Congee, or rice porridge, likely first appeared during the Zhou Dynasty in China around 1000 BC (via Food52). The word now associated with the dish, congee, comes from the South Asian Tamil language. But there are many different words in several cultures that refer to the dish. For example, in Cantonese it’s jūk, and in Mandarin it’s zhōu, according to Post Magazine. Many people remember their mothers making congee for them when they were sick because it’s easy to digest, but it’s also traditionally served for breakfast in many places or as a light midday meal (via SBS).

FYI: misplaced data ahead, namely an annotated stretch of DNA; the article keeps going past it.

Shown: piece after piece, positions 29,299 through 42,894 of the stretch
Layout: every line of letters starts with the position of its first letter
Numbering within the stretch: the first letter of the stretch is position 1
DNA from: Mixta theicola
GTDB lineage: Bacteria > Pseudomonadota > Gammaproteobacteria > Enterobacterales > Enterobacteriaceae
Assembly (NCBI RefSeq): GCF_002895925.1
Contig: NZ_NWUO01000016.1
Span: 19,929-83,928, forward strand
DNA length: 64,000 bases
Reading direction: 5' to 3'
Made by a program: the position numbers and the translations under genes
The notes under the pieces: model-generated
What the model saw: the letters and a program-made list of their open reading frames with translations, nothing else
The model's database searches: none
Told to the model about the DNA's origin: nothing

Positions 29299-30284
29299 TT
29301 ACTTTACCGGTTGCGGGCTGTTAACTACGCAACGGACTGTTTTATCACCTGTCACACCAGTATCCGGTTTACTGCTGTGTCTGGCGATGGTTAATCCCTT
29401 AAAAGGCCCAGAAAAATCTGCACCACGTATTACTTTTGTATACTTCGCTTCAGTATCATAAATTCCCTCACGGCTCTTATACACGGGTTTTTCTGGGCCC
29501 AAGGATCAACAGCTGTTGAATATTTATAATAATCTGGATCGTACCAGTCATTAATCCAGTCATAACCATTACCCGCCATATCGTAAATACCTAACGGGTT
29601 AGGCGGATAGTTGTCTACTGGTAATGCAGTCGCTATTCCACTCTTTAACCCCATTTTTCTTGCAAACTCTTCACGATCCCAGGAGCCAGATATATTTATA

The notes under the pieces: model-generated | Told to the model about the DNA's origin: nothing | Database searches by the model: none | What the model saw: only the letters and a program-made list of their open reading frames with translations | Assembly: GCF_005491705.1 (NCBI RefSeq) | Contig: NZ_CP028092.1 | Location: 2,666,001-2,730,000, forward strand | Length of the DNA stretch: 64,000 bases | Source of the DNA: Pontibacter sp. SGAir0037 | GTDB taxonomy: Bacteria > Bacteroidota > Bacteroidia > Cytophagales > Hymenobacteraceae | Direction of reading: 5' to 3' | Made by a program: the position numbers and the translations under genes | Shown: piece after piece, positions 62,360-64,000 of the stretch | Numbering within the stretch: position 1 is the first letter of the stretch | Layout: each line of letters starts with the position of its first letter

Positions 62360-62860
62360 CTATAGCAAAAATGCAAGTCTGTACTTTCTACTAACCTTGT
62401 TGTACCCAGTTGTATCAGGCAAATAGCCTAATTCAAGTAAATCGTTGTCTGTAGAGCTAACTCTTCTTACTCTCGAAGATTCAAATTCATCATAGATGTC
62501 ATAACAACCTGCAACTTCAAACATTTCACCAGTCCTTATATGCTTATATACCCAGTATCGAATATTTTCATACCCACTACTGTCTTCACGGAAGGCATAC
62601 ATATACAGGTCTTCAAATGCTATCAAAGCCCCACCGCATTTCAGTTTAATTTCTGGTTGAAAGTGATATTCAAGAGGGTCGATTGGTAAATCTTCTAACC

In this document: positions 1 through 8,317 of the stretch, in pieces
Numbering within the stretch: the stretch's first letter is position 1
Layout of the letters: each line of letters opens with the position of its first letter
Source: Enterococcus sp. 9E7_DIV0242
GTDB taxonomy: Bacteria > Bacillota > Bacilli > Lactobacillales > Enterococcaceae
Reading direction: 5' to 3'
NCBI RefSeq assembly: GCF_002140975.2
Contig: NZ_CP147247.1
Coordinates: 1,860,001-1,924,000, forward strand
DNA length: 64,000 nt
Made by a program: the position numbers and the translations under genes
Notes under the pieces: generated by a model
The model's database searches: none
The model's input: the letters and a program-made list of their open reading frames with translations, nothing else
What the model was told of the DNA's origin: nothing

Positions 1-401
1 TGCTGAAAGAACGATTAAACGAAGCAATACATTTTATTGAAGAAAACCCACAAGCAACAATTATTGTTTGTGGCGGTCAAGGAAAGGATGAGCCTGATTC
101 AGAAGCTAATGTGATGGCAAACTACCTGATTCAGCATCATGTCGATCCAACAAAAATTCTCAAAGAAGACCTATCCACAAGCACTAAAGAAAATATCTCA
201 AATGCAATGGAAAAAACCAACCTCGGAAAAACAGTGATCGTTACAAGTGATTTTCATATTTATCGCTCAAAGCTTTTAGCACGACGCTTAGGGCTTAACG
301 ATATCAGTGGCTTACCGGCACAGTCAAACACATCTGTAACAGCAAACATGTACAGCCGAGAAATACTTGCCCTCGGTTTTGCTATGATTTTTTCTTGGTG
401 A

When Linda Gao first moved from her home from Australia to the UK, she was led to teach herself how to make congee like her mother had when she was growing up. In SBS, she described that even today, eating congee “feels like meeting an old friend.” Gao likened the dish to reuniting with an old friend with whom it seems like no time has passed even though you haven’t seen each other for a long time.
The basic recipe is rice boiled in water, but variations abound. Rice can be boiled in cow’s milk or coconut milk. Or another grain or legume could be substituted for or mixed with the rice. It can be served plain with accompaniments, such as eggs or pickled vegetables. Or things could be added to the broth, such as broth, chicken, fish, vegetables, and herbs (via food 52).